Francis provides impressions of the West

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“Our initial meetings with the territorial leaders and cabinet provided a strong optimism for the future of this great territory. I believe that the ‘best of times’ for the Western Territory are ahead—and not too far away, either.”

So stated Commissioner William Francis, international secretary for the Americas and Caribbean, when New Frontier interviewed him and his wife, Commissioner Marilyn Francis, during the territory’s triennial review.

“I had originally suggested to Commissioner Philip Swyers that the review be postponed due to his recent appointment as territorial commander,” Francis said, “but he assured me that both he and the territory would be prepared for the review. I’m pleased to discover he was absolutely right.

“He has quickly come to hear and understand both the heartbeat and the reality of the territory. The breadth and depth of his insight concerning significant issues facing the territory gained over such a short period of time is truly remarkable.”

When New Frontier inquired as to additional indicators for his optimism, Francis commented on the strength of the territory’s foundation. “So many gains were made under the leadership of Commissioner Linda Bond, who was able to develop a strong sense of purpose to which the entire territory was committed. It seems to me that that purpose combined the best and essential aspects of what the Army is, as well as a courageous and far-reaching look at how the territory must develop it in the future.

“Additionally,” Francis continued, “the Western Territory has weathered some major recent storms, and while the recovery process is as yet unfinished, there certainly hasn’t been any collapse—the people are stronger.”

Marilyn Francis quickly added: “That storm was a major tsunami—wave after wave crashing through, but the Army kept marching forward—keeping the mission first without missing a beat.”

“And with the Luttrells,” Francis continued, “even though they were here for a relatively short time, the spirit of the territory quickened and became stronger. They and all of the leadership who worked with them are to be highly commended for their dedication and commitment. This ‘can-do’ Western culture is amazing.”
When asked about the Army’s very quiet media reporting of the Army’s usual immediate response to the great tsunami disaster in South East Asia, Francis stated that there are both internal forms of communication—primarily through the International website—and external media. In an age of instant communication, he said, there is a high expectation of instant and widespread reporting. At the same time, Army personnel are more focused on meeting the needs of people as opposed to the needs of the media. He stated that we had a clear picture of events within hours at IHQ. That information had been transmitted by the Internet and available on the web. Specific information described what the Army was doing on a daily basis. “I admit that we need to find better ways to communicate these facts more effectively to the external media, while at the same time keeping our primary focus on serving the needs of people.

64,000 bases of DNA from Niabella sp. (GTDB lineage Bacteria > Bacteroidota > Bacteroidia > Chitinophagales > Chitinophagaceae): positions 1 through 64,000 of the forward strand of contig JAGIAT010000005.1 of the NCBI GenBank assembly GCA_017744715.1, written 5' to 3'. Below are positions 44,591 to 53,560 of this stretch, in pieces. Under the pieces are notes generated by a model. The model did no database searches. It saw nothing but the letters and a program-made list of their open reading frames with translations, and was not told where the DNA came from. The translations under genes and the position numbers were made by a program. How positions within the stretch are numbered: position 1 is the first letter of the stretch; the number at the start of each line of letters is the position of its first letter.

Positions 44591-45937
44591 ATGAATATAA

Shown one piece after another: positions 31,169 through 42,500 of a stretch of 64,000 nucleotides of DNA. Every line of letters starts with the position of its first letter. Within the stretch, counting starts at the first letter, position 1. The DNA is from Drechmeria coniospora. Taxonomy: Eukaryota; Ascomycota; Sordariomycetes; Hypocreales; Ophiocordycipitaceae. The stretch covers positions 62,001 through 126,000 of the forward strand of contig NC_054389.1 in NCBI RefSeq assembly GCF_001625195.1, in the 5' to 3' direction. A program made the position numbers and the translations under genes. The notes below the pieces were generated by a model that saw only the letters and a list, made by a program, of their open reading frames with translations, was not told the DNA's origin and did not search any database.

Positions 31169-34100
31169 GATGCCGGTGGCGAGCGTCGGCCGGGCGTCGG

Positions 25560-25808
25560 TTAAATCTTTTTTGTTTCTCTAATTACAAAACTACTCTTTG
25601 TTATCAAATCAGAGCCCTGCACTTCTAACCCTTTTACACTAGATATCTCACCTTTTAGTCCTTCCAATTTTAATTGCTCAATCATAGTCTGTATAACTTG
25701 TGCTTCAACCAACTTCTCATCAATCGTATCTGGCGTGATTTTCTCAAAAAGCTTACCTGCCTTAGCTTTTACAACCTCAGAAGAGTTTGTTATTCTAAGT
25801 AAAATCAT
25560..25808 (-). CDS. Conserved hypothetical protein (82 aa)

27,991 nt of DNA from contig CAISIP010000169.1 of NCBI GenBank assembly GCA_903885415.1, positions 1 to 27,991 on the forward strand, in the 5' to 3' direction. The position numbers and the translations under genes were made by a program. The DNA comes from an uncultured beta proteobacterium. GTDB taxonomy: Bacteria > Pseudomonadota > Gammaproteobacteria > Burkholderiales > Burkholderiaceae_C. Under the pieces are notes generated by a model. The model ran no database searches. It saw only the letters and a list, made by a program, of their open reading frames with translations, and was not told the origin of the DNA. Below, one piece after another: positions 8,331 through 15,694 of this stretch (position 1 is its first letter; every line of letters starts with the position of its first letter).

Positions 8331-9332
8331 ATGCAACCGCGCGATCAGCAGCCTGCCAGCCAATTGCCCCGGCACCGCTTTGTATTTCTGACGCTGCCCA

“Last Friday, an all-day meeting was held at IHQ, chaired by the chief of the staff, and attended by the territorial leaders of the six territories affected, along with the international secretaries and emergency disaster staff. Representatives of funding territories were also present. The goal of this historic meeting was to shape the nature of our response in South Asia and determine exactly what we can and must do to sustain the recovery effort and then move into the rehabilitation stage. This emergency summit meeting brought together some of the best international talent the Army has available for this historic disaster.”

Army plans long range commitment

Army plans long range commitment

CAPTAIN TED HORWOOD (center), The Salvation Army international emergency relief

A ‘Rock’ of hope on Oahu

A ‘Rock’ of hope on Oahu

THE ROCK, an outreach on the beach on the Leeward Coast of O’ahu, Hawaii,

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